MONROVIA, Liberia - Armed men attacked an Ebola clinic in Monrovia, local witnesses told Agence France Presse.
As many as 29 potentially Ebola-infected patients fled, the news agency reported.
"They broke down the doors and looted the place. The patients all fled," said Rebecca Wesseh, who witnessed the attack and whose report was confirmed by residents and the head of Health Workers Association of Liberian, George Williams.
The attack comes just one day after a report of a crowd of several hundred local residents, chanting, 'No Ebola in West Point,' drove away a burial team and their police escort that had come to collect the bodies of suspected Ebola victims in a slum in the capital, Reuters reports. The mob then forced open an Ebola isolation ward and took several patients out, many saying that the Ebola epidemic is a hoax.
The isolation center, a closed primary school originally built by USAID, was being used by the Liberian health ministry to temporarily isolate people suspected of carrying the virus, Reuters reports. Some 10 patients had "escaped" the building the night before, according to a nurse, as the center had no medicine to treat them.
While the armed attack is likely the most brazen attack on health workers trying to contain the deadly outbreak, it is far from the first in the region worst-hit by it.
India, Spain Testing Suspected Ebola Patients; Liberian Quarantine Center Raided
Submitted by Tyler Durden on 08/17/2014 12:09 -0400
While the Ebola outbreak in west Africa has long since left the "under control" stage, things are about to go from worse to inconceivable for the poverty stricken African nations, after Liberian officials said they Ebola could soon spread through the capital's largest slum after residents raided a quarantine center for suspected patients and took items including blood-stained sheets and mattresses.
According to AP, the violence in the West Point slum occurred late Saturday and was led by residents angry that patients were brought from other parts of the capital to the holding center. It was not immediately clear how many patients had been at the center. West Point residents went on a "looting spree," stealing items from the clinic that were likely infected, said a senior police official, who spoke on the condition of anonymity because he was not authorized to brief the press. The residents took mattresses, sheets and blankets that had bloodstains, which could spread the infection.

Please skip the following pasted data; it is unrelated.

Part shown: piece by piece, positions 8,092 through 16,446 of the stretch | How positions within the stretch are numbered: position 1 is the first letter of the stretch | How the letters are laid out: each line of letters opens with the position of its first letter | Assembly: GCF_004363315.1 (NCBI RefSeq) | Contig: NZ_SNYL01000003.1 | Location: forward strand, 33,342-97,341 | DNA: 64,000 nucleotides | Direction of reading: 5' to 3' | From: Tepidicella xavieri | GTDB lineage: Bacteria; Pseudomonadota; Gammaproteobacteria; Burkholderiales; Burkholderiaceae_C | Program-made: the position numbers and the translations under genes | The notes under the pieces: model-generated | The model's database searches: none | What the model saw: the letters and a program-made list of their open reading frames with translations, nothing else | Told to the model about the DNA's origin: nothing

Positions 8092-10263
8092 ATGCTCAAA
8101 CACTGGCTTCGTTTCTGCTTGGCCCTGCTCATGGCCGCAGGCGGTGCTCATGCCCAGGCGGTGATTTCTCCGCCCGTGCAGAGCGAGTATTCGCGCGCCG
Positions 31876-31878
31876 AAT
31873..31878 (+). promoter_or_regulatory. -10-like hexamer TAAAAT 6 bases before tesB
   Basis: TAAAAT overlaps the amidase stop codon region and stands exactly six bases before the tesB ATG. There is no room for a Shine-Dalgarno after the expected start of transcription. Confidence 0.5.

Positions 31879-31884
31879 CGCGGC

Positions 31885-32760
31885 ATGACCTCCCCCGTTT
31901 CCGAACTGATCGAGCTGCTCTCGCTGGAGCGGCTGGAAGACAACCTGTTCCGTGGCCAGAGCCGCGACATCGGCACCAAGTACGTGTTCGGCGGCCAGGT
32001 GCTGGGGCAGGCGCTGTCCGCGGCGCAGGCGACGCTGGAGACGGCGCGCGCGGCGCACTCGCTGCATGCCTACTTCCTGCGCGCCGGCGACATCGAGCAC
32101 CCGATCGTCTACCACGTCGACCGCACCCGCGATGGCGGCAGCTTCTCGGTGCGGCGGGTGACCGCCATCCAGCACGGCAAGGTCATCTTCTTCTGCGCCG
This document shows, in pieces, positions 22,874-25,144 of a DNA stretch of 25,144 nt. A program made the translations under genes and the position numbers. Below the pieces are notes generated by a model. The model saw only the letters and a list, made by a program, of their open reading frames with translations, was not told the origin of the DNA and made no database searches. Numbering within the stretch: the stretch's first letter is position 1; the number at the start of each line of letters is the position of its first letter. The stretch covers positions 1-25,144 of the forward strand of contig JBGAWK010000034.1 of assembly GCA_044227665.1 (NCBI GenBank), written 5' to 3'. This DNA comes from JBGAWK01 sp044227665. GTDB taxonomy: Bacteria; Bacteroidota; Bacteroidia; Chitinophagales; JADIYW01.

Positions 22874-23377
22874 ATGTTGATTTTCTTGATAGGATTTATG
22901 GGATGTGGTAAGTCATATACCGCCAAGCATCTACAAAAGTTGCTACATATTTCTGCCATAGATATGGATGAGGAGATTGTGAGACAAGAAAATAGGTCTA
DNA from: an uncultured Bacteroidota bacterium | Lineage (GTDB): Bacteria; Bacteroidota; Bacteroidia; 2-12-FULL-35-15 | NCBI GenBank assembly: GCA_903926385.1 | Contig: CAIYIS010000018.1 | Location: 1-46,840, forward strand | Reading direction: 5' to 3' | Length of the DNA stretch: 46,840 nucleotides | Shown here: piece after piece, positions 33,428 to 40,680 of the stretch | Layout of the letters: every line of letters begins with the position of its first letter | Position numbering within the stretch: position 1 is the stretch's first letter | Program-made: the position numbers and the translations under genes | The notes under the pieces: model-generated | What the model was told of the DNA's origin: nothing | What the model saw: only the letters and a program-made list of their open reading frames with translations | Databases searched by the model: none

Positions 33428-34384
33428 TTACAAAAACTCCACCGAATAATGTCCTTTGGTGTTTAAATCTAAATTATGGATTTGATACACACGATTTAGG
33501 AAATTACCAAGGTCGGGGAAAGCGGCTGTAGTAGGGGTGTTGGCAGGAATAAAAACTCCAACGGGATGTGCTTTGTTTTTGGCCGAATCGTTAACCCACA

It goes without saying that if and when Ebola strikes the heart of one of the poorest ghettos in Africa, then there is no model that can predict just how far and wide the disease could spread.
And speaking of spreading, what many have feared may have come to pass after Spain announced it was investigating a suspected case of Ebola after a Nigerian man presented symptoms of the virus at a hospital in Alicante several days after flying in from the West African country.
The Telegraph reports:
The man, who has not been named but is said to be in his 30s, was admitted into San Joan hospital in Alicante on Saturday evening where he was being treated in an isolation unit.Hospital sources confirmed he was suffering a fever of 38.3 degrees Celsius (100.9F) as well as "other symptoms associated with Ebola - including physical discomfort, vomiting and bleeding".The patient told doctors that he had arrived in Spain from Nigeria "a few days ago".Hospital authorities said they had "activated protocol" to deal with the infectious disease while they awaited test results.
But even that is nothing compared to what may transpire if what theTimes of India reported moments ago, turns out to be accurate:three persons from Ebola-affected Nigeria, who arrived here Saturday morning, have been admitted to the Ram Manohar Lohia Hospital for screening and treatment if required. The three Nigerians, aged 79, 37 and 4 years had fever and their tests were being done at the National Centre for Disease Control (NCDC), Delhi, an official release said here.
In addition to this, a 32-year-old Indian from Durg in Chhattisgarh who returned from Nigeria has been admitted to a hospital in Bhilai. His samples are also being tested at NCDC, the release said. WHO has said air travel, even from Ebola-affected countries, is low-risk for transmission of the disease. WHO has reported a total of 2,127 cases and 1,145 deaths due to Ebola from affected countries.
India is the second most populous country in the world with a population of over 1.2 billion.